Because I spent the majority of the weekend netted in a book euphoria, I'm going to try to loop the experience into one conscious stream.
After a mere whole year, or more, I FINALLY delved into Ernest K. Gann's Fate is the Hunter. Can't rationalize what the hell happened, but it was just about this exact time last year, (and you've gotta love how I juxtaposed those objectives) that I had to put the whole book aside. Welp, I put it aside and all be darn if I don't roll over on the same book rendering me a knew kind of suspicion... suspicious I just might be suffering a cardiac eye-arrest.
"...a starkly forbidden place, a region of condors wheeling above corrugations so sharp and red they seem to be the bleeding wounds of a butchered earth." And "...caution had become such a fatty rind I could almost poke my finger into it."
Oh Man! I only needed the right mood to fall head over heels in love with the writing. Of course it helps to be fascinated reading about aeronautics. I mean throughout the book Gann passionately describes his work, and comrades, down to the membranes in every jawbone. And I do mean Every single page, and Every single jawbone.
Loved it though. Breathtaking. Superbly Astonishing. This book was a trophy to experience, looping right along into the next hook in my loop.
I also picked up Sonja Perdue's passionate Black America (Book One 2010): Asking Ourselves the Tough Questions book. It's a small book, large font, but don't let the size fool you. It's unpretentiously laced with juddering questions and narratives.
I was instructed, according to the book, to jot down my answers before moving onto the next question, except I knew better than to ever so dare. I'm content with Sonja's book in the many questions, and narratives that it addresses. For blogging purposes however, I will reply to one area of focus in the book.
Outside of the many narratives that grabbed me was one account of a white woman chirping on about how she walked into a television studio and ended up with her own TV show. Instantly I connected with the woman. I can't count the times something similar has happened for me, although my account might most align in tone, and in tune, with Sonja's delivery of the account; that "No one told this woman that she could not dream."
It may be naive to believe the only true freedom we all have are our hopes, desires, wishes, and thus yes, dreams, but it's all I saw as I envisioned the chirpy chatty woman. At the opposite end of hope I see fear, something else we all share in common; the very reason the woman believed what she had done was so out-of-the world. That said, I'll share a mirror to birth what I think a similar fear looks like in another outlook.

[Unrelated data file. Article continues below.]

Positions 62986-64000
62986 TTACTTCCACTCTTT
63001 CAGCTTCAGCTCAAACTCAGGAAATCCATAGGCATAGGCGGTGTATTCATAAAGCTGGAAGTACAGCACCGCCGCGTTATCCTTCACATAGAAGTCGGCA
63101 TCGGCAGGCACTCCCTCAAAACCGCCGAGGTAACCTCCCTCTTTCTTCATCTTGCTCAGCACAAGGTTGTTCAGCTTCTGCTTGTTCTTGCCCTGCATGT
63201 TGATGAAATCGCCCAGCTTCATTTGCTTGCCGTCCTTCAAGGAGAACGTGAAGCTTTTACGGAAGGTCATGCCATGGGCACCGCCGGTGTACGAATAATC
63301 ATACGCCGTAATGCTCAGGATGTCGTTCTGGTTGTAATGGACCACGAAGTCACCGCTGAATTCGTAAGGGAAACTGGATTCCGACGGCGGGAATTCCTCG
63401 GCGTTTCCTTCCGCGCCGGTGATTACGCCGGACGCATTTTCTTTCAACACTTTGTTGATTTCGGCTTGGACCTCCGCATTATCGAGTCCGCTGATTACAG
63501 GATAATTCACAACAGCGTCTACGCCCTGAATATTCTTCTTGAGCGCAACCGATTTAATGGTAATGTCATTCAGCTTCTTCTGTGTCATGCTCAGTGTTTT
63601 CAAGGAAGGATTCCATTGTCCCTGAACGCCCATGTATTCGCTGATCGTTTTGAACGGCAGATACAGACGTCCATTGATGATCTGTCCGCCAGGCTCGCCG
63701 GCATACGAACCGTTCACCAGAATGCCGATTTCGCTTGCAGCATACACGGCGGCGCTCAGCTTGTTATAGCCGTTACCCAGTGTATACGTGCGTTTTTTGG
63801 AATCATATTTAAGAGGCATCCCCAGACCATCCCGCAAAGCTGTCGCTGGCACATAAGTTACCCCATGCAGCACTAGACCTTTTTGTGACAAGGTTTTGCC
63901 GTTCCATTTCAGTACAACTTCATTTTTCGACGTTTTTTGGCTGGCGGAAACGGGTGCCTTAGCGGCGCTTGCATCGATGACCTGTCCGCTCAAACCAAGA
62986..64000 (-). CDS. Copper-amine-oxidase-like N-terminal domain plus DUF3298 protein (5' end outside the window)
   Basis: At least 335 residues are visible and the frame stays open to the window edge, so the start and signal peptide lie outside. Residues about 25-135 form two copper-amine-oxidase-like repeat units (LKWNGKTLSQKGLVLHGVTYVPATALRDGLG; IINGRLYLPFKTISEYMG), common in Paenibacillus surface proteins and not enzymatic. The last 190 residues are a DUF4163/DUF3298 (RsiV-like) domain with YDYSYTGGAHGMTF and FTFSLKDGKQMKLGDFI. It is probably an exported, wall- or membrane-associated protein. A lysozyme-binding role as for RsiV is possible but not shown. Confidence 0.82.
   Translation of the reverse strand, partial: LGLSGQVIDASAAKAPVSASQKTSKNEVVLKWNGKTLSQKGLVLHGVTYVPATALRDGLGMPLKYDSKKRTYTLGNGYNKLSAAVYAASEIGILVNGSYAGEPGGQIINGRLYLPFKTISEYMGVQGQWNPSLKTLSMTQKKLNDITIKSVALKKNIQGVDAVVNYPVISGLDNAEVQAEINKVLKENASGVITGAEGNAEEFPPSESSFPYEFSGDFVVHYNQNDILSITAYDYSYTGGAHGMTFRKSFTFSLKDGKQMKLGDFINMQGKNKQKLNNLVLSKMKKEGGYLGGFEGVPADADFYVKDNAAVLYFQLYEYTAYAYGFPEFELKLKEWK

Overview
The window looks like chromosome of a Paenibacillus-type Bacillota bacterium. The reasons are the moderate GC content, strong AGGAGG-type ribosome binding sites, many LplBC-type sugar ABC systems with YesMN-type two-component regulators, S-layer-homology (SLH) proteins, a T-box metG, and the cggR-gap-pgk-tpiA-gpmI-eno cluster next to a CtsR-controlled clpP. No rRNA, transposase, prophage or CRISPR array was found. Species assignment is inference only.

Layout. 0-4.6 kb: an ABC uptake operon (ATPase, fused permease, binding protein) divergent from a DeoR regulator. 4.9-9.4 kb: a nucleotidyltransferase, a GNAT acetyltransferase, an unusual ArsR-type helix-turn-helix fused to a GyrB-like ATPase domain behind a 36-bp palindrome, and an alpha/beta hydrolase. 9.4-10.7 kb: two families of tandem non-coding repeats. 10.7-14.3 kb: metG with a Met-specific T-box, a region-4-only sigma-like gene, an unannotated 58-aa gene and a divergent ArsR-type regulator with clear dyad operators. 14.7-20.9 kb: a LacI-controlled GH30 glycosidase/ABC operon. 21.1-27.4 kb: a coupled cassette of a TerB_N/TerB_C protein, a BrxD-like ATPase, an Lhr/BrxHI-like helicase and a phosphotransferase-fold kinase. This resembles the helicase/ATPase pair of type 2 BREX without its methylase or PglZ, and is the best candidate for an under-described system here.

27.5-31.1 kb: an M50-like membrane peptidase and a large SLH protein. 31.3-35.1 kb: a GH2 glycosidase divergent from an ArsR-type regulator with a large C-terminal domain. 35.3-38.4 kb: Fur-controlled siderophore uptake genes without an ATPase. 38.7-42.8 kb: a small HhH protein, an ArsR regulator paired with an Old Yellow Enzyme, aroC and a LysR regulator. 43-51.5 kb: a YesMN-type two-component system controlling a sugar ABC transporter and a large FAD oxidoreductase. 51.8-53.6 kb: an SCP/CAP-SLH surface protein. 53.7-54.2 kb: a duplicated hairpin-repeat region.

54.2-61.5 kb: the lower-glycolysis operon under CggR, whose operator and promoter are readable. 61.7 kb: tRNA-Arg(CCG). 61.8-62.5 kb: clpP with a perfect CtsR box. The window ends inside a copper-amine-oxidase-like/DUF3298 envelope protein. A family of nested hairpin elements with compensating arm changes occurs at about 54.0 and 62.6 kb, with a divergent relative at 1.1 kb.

Still in high-school I decided I wanted to work at what was then a high-end department store. From the outside, facing the large beautifully white marbled building, had to be my sole dream to want to work here. Once inside, facing white men suited up in the white dress shirts and neckties, and women clicking around in the heels, wearing ruffled blouses and botanical gardens of foundation, the fear sunk in.
"Girl, who in the hell do you think you are? You better get your young behind back to the neighborhood where you belong!" That's what I was telling myself, when just as I turned on my heels about to do just that, a small voice called me back.
"Umm, can I help you?" the small voice asked.
It was a woman. She was dressed like all the rest; ruffles, foundation, and lashes going up and down. But prior to turning on my heels she was looking down at papers on her desk. I didn't think she saw me peek in 'the human resources office.' I also didn't know she was a manager. She reminded me a lot of a Diane Carroll.
Quickly I blurted, "I wanted to fill out a job application." And also to note; it wasn't the color of my skin that ever concerned me about rejection. Fortunately I was reared in an environment where self-love was preached in such abundance that my skin-color proved to be an asset to my confidence.
In this case, as in most cases, it was my youth, or inexperience that caused the greatest concern. I feared my ignorance. And believe me, on that day, standing there dressed in my tight jeans, but a funky pair of heels (always loved me some shoes), and one of my favorite silk blouses, I feared I paled in comparison to those sporting the corporate look I was going for, but missed. Long story sweetened, I *unbelievably* was hired!
Today working at a department store likely wouldn't be a dream for many (if any); but back then, especially at my age, it was. Yet, this was an experience I repeated many times, and exactly why the woman in that particular story grabbed me. It has to be the greatest excitement gathering the courage to not only look at a dream, but to step inside that dream and realize it. As it stands, I'm nearly 200-words over my preferred word count, further evidencing what happens when looped up inside something even as pleasurable as a book I've enjoyed. They won't let me stop chirp, chirp, chirping!